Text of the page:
Thu 6th June 2019 @ 08:28 Reply to this comment

Hello, you old rattlesnake. It’s nice to see/read you. Aren’t you concerned about working in a bar? Distractions all around you.

I don’t want to work, either. Ever. I could think of a million things I’d rather do but they all cost money. The secret to unbroken employment is a proper numbing agent.

Mon 10th June 2019 @ 11:39 Reply to this comment
Comment from: looby [Visitor]

Alcohol, alcohol everywhere, and not a drop to drink!

Since Trina’s mum died, (and she gave up work years ago to look after her) she’s now in a financially secure position with no obligations whatsoever. I usually don’t suffer from envying others but that’s a life I’d like.

Tue 11th June 2019 @ 09:14 Reply to this comment
Comment from: Eryl [Visitor]

If you were financially comfortable, and didn’t need to work, what would you do I wonder? I don’t mean wealthy enough to live in a London mansion, just comfortable enough to be able to afford a small house, pay the bills, eat regularly, and buy books/clothes/the odd trip away?

I’m quite enjoying working at the moment, it’s taking me into a world I otherwise wouldn’t know which is good for someone who fancies herself a writer, but I probably wouldn’t do it if I had the money anyway.

Bristol sounds like a very friendly city…

Tue 11th June 2019 @ 11:01 Reply to this comment
Comment from: Scarlet [Visitor]

I know several people who inherited when they were young i.e early thirties. I don’t know how to describe them, they have no worries, they have done exactly as they pleased, but they are not happy, nor are they showy with their wealth.
It’s very odd.
Sx

Tue 11th June 2019 @ 13:45 Reply to this comment
Comment from: looby [Visitor]

Well, Eryl, I would like to say that I would pursue various cultural pursuits, but I dare say most of the cash would end up the other side of the bar. Although, in one way, what’s wrong with dissolution? Why must we strive? I have no ambition, so I can never work out what I’m working *for*.

Scarlet, you sound like a poisoner for hire. I would say I’ll keep you in mind for future use but there’s nothing coming my way from anyone’s decease.

Tue 11th June 2019 @ 15:43 Reply to this comment


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looby, n.; pl. loobies. A lout; an awkward, stupid, clownish person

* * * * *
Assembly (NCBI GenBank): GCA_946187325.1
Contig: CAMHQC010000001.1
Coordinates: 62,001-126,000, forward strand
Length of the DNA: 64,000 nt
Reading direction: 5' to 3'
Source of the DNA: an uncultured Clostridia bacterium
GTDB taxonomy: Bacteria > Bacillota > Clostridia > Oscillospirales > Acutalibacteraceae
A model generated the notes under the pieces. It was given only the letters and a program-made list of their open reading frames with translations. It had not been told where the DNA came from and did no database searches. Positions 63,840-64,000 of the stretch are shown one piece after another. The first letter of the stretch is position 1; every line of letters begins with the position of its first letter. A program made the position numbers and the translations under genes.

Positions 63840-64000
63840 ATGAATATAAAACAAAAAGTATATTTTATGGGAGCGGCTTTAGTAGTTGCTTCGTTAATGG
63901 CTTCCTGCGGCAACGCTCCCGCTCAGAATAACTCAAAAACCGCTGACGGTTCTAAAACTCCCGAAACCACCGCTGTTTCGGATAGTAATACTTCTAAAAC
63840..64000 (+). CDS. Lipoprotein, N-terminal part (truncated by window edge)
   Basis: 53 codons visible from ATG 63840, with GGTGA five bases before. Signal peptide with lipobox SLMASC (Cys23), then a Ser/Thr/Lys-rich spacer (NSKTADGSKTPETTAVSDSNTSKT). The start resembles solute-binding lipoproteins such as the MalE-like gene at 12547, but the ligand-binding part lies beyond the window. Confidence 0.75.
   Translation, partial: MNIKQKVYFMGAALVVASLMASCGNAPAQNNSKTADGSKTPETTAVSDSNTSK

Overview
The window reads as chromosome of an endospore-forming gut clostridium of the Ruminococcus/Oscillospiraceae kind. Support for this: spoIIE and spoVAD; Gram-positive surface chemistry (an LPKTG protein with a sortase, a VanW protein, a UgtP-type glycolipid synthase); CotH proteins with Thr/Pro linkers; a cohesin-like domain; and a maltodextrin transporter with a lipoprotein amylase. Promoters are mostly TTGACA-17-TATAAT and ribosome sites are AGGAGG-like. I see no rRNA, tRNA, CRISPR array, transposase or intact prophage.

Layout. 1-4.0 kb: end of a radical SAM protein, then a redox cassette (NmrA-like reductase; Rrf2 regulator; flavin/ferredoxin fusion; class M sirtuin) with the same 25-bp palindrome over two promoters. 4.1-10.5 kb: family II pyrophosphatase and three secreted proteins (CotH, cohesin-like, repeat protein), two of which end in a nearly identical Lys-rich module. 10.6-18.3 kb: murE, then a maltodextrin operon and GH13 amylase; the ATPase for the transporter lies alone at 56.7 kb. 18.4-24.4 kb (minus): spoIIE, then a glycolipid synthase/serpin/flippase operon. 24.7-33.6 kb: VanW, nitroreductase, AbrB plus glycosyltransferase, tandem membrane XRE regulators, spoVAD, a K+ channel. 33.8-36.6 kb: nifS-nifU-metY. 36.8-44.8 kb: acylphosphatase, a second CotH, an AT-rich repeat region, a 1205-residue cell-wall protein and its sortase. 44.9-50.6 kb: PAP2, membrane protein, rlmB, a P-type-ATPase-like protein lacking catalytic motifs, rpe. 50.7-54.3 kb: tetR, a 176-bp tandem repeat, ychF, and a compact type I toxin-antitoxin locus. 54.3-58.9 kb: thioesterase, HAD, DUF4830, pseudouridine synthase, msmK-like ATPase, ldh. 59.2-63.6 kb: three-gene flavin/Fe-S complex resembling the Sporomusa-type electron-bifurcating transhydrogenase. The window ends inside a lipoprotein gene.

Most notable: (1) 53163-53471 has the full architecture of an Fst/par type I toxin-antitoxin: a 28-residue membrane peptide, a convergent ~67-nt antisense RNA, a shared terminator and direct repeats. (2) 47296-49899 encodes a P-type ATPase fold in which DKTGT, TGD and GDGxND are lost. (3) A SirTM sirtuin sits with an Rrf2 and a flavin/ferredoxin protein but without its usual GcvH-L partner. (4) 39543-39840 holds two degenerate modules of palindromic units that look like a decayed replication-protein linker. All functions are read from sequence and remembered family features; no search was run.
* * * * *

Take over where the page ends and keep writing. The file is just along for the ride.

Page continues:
M / 55 / Bristol, "the most beautiful, interesting and distinguished city in England" -- John Betjeman [1961, source eludes me].

"Looby is a left-wing intellectual who is obsessed with a) women's clothes and b) tits." -- Joy of Bex.

WLTM literate woman, 40-65. Must have nice tits, a PhD, and an mdma factory in the shed, although the first on its own will do in the short term.


There are plenty of bastards who drink moderately. Of course, I don't consider them to be people. They are not our comrades.
Sergei Korovin, quoted in Pavel Krusanov, The Blue Book of the Alcoholic

I am here to change my life. I am here to force myself to change my life.
Chinese man I met during Freshers Week at Lancaster University, 2008

The more democratised art becomes, the more we recognise in it our own mediocrity.
James Meek

Tell me, why is it that even when we are enjoying music, for instance, or a beautiful evening, or a conversation in agreeable company, it all seems no more than a hint of some infinite felicity existing apart somewhere, rather than actual happiness – such, I mean, as we ourselves can really possess?
Turgenev, Fathers and Sons

I hate the iPod; I hate the idea that music is such a personal thing that you can just stick some earplugs in your ears and have an experience with music. Music is a social phenomenon.
Jeremy Wagner

La vie poetique has its pleasures, and readings--ideally a long way from home--are one of them. I can pretend to be George Szirtes.
George Szirtes

Using words well is a social virtue. Use 'fortuitous' once more to mean 'fortunate' and you move an English word another step towards the dustbin. If your mistake took hold, no-one who valued clarity would be able to use the word again.
John Whale

One good thing about being a Marxist is that you don't have to pretend to like work.
Terry Eagleton, What Is A Novel?, Lancaster University, 1 Feb 2010

The working man is a fucking loser.
Mick, The Golden Lion, Lancaster, 21 Mar 2011